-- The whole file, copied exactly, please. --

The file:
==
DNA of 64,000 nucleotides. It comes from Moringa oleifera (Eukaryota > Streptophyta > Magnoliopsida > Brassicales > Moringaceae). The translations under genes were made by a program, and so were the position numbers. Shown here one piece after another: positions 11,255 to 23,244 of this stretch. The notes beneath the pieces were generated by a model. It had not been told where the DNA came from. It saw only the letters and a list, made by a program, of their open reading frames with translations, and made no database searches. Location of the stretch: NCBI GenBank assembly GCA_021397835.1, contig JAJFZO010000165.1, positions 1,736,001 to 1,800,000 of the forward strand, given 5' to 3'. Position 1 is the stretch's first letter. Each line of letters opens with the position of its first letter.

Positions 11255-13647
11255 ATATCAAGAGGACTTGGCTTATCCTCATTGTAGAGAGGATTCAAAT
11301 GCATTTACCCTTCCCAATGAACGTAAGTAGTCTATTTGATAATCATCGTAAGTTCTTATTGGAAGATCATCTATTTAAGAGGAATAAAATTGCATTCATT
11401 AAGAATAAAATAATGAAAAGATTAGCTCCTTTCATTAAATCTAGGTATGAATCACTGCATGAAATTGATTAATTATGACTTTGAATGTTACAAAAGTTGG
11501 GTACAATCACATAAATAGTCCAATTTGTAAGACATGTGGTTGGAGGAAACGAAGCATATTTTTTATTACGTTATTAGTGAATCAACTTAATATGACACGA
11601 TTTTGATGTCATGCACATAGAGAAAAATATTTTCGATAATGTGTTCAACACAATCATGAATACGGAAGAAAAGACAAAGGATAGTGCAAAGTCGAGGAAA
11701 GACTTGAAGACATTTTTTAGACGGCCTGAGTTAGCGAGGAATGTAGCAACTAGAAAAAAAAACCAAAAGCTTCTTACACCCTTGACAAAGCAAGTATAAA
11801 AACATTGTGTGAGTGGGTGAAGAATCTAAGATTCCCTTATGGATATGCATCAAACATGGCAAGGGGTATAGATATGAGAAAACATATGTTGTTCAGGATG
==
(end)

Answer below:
DNA of 64,000 nucleotides. It comes from Moringa oleifera (Eukaryota > Streptophyta > Magnoliopsida > Brassicales > Moringaceae). The translations under genes were made by a program, and so were the position numbers. Shown here one piece after another: positions 11,255 to 23,244 of this stretch. The notes beneath the pieces were generated by a model. It had not been told where the DNA came from. It saw only the letters and a list, made by a program, of their open reading frames with translations, and made no database searches. Location of the stretch: NCBI GenBank assembly GCA_021397835.1, contig JAJFZO010000165.1, positions 1,736,001 to 1,800,000 of the forward strand, given 5' to 3'. Position 1 is the stretch's first letter. Each line of letters opens with the position of its first letter.

Positions 11255-13647
11255 ATATCAAGAGGACTTGGCTTATCCTCATTGTAGAGAGGATTCAAAT
11301 GCATTTACCCTTCCCAATGAACGTAAGTAGTCTATTTGATAATCATCGTAAGTTCTTATTGGAAGATCATCTATTTAAGAGGAATAAAATTGCATTCATT
11401 AAGAATAAAATAATGAAAAGATTAGCTCCTTTCATTAAATCTAGGTATGAATCACTGCATGAAATTGATTAATTATGACTTTGAATGTTACAAAAGTTGG
11501 GTACAATCACATAAATAGTCCAATTTGTAAGACATGTGGTTGGAGGAAACGAAGCATATTTTTTATTACGTTATTAGTGAATCAACTTAATATGACACGA
11601 TTTTGATGTCATGCACATAGAGAAAAATATTTTCGATAATGTGTTCAACACAATCATGAATACGGAAGAAAAGACAAAGGATAGTGCAAAGTCGAGGAAA
11701 GACTTGAAGACATTTTTTAGACGGCCTGAGTTAGCGAGGAATGTAGCAACTAGAAAAAAAAACCAAAAGCTTCTTACACCCTTGACAAAGCAAGTATAAA
11801 AACATTGTGTGAGTGGGTGAAGAATCTAAGATTCCCTTATGGATATGCATCAAACATGGCAAGGGGTATAGATATGAGAAAACATATGTTGTTCAGGATG